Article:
Geographic range and habitat [ edit ]
V. albigularis is found in Central Africa (Democratic Republic of the Congo/Zaire), Southern Africa (Namibia, Botswana, Republic of South Africa, Eswatini, Zimbabwe, Mozambique, Zambia, Angola), the African Great Lakes (Kenya, Uganda, Tanzania), and the Horn of Africa (Ethiopia, Somalia).  V. albigularis is found in a variety of dry habitats, including steppes, prairies, and savannahs, but is absent from desert interiors, rainforests, and thick scrub forests. 
Diet [ edit ]
V. albigularis are generalists, feeding opportunistically on a broad variety of prey in the wild, such as other lizards, amphibians, birds, snakes, tortoises, eggs and small mammals.   Tortoises make up a significant part of their diet, and are swallowed whole due to the hard shell. Otherwise, this species consumes very little vertebrate prey, eating primarily invertebrates, especially millipedes, beetles, molluscs, orthopterans and scorpions.  Millipedes for example form nearly a quarter of their diet; the monitors are apparently resistant to its poisonous secretions. They are not averse to occasionally scavenging the corpses of vertebrate prey, even those as large as vervet monkeys, which are sometimes torn to pieces by «death rolling» like a crocodilian prior to consumption.  Live vertebrate prey other than tortoises are usually too fast to catch for these monitors, and therefore form very little of their diet.  This contrasts with what is often a diet of mostly vertebrates in captivity, such as rodents, poultry or fish.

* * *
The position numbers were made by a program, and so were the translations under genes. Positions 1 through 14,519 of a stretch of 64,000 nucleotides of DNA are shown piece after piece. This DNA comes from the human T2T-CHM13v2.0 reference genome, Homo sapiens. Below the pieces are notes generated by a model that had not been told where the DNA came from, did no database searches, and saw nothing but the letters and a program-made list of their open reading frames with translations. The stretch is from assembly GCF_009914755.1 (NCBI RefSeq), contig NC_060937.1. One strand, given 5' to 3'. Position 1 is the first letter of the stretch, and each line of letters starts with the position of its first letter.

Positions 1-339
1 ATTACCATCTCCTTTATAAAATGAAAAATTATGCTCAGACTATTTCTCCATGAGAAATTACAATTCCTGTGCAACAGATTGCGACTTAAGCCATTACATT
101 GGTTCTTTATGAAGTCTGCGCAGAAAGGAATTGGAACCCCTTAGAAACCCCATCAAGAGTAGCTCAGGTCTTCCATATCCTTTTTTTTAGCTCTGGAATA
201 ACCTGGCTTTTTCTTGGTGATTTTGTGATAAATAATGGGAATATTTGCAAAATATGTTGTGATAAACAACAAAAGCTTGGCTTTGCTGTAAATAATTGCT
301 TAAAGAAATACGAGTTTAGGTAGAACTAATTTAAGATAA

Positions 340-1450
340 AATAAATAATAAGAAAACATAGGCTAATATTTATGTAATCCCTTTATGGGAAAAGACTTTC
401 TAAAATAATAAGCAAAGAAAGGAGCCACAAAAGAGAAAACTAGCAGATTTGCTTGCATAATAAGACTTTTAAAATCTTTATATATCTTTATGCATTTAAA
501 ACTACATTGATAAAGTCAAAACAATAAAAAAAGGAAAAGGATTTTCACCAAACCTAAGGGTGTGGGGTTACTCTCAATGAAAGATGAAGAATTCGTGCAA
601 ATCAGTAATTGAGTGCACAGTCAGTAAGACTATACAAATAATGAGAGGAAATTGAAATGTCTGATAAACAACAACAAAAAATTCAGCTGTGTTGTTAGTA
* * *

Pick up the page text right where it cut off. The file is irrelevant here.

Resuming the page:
Predator [ edit ]
Natural predators of adult rock monitors include martial eagles and leopard.  
Intelligence [ edit ]
An intelligent lizard, several specimens of V. albigularis have demonstrated the ability to count as high as six in an experiment conducted by Dr. John Philips at the San Diego Zoo in 1999.  Philips offered varying numbers of snails, and the monitors were able to distinguish numbers whenever one was missing.